The new-look WorldTour

Brian Cookson UCI CORVOS

Tuesday saw the UCI announce the races that will make up the 2017 WorldTour calendar. All the regular names are there, including races run by the ASO, which resolved its conflict with the sport’s governing body earlier this year.

As part of the WorldTour reforms the current group of races will be joined by an influx of varied new ones, ten of them in fact, which range from the sandy, windswept Tour of Qatar to the muddy, windswept Omloop Het Nieuwsblad, among others.

UCI WorldTour 2017 additions

Judging by the events involved it seems there are a myriad of reasons involved in their selection.

  • The Cadel Evans Road Race attracted nine WorldTeams this season and looks a logical enough addition given its proximity to the Tour Down Under
  • The money grabs – the Tour of Qatar and the 1-year-old Abu Dhabi Tour fill an empty slot in the WorldTour calendar between January’s Tour Down Under and March’s Paris-Nice but the racing is hardly vintage.
  • Spring classics Omloop Het Nieuwsblad, Strade Bianche and Dwars door Vlaanderen provide great racing, though perhaps just the first two would have done.
  • Turkey has been linked for a while, though its inclusion is less sensible than ever given the political situation in the country and the fact that the new organisers oversaw what was hardly a success this season, with only two WorldTeams showing up.
  • Finally, Eschborn-Frankfurt, California and RideLondon all hit important markets, with American long overdue a top-level race. The Tour of Britain would perhaps have been a better choice than RideLondon, though that likely would’ve caused a similar problem for local teams as California’s inclusion could.

All races have been awarded with three-year licenses, in accordance with a new application process, something which the UCI claim was “was met with significant interest from race organisers”.

This new-look WorldTour is a far cry from the unpopular reforms originally proposed way back in 2014, which featured shortened races and a confusing B-team system. While these additions certainly seem a better idea than those reforms, there are – as ever – a number of problems and questions that arise as a result of this expansion.

The increased number of calendar clashes is the first problem that springs to mind. With 37 events spread over 176 days there will now be a further 14 racedays during which WorldTour events clash with each other, with seven already on the calendar. The 2014 reforms called for fewer clashes, a plan which has obviously been abandoned.

Many of these clashes are easy enough to deal with – for instance, teams already send squads to the Ardennes and the Tour of Turkey with no problems. A bigger problem will be the weekend of July 30th, which sees three events crammed in. Clásica San Sebastián is held on Saturday, the same day the Tour de Pologne starts and a day before the RideLondon-Surrey Classic.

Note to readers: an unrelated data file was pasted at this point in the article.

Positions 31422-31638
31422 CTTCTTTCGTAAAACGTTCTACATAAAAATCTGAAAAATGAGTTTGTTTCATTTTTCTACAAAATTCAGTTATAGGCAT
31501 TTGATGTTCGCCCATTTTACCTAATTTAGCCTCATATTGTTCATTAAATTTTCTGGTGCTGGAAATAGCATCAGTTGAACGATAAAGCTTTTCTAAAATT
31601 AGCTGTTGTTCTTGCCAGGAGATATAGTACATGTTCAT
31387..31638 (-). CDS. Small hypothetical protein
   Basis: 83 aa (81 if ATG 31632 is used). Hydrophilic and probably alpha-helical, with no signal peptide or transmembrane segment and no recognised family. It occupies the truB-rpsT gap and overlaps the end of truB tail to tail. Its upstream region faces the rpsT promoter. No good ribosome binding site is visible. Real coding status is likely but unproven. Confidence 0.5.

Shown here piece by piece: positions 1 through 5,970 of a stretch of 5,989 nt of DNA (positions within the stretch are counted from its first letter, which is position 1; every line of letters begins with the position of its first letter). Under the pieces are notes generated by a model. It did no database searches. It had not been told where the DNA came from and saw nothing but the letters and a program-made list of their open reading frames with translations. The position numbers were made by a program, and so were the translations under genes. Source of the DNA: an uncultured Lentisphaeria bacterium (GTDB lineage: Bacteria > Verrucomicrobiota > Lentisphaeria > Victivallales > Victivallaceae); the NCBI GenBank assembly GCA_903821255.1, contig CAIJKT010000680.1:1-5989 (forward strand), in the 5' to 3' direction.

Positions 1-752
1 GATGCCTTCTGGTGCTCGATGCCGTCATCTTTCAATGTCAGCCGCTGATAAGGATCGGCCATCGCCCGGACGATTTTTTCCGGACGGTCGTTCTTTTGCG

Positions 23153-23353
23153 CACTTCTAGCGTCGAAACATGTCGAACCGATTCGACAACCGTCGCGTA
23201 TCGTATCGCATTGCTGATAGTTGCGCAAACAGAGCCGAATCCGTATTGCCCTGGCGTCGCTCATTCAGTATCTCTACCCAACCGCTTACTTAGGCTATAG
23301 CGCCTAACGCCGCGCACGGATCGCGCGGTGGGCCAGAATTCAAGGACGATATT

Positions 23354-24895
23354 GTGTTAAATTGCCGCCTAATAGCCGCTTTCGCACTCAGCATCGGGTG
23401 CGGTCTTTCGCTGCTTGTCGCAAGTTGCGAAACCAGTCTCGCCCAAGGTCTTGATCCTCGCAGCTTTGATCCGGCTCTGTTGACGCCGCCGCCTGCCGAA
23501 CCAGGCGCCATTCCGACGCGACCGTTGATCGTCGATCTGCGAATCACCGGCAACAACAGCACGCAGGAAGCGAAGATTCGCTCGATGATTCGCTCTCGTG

Marc Madiot FDJ CORVOS

It’s a calendar that FDJ boss Marc Madiot has described as making “no sense”, adding that his squad wouldn’t miss out on French races to meet the WorldTour’s requirements: “it’s part of our duty to support local races as well.” This sentiment is likely to be echoed by other teams, while his thoughts about the UCI’s proposed participation rules (a minimum of ten WorldTeams at new WorldTour events) have already been stated by the AIGCP (the association of pro teams).

At the time of writing the AIGCP has yet to release a statement on the newly-announced reforms, though it’s easy to get a sense of what it would be, given their response to the UCI’s June 23rd press release, which first brought up the subject of participation rules.

“The AIGCP maintains that it is not the case that the PCC approved the principle of setting up for newly-promoted WorldTour events… nor is it the case that the PCC agreed to examine such a proposal at the next meeting of the PCC. On the contrary, it was confirmed, as was approved by the Management Committee and the PCC in 2015, that newly-promoted WorldTour events bear the full responsibility for securing participation of at least 10 WorldTeams with no coercive mechanisms.”

Right now it is unclear how this rule would be enforced. Would the UCI strongarm teams into turning up in Turkey? How would they pick who goes and who doesn’t? The other races (with the exception of Frankfurt at 4) already attract between 7 and 12 WorldTeams, and there probably wouldn’t be too much trouble getting to 10.

One final point can be made about the balance of the calendar. With the new additions the calendar looks even more front-heavy. Nine of the new additions take place before July, in addition to 17 of the 27 current races.

Personally I would’ve liked to see the Arctic Race of Norway, Paris-Tours and Milano-Torino promoted to give the August and September calendar a boost. The latter two races certainly strike me as more deserving from a racing standpoint than some of the UCI’s chosen ten.

Conclusion

Ultimately it looks as though little will change from our point of view – these races will outwardly remain largely the same, though the additional WorldTour points will make a difference for teams, whether or not they choose to attend.

But it does seem like the UCI have inadvertently created another class of races, not quite WorldTour and not Continental-level either. The races are presumably paying similar fees to the current WorldTour races, only to see 7 less top tier teams competing.

The question of cycling’s top tier and how to organise it fairly and positively for all has yet to be solved, and this latest move from the UCI isn’t going to be the final fix. Indeed, it’s probable that the WorldTour problem will never be solved to the satisfaction of everybody involved. One thing is for sure – I certainly don’t think this is the answer.

 

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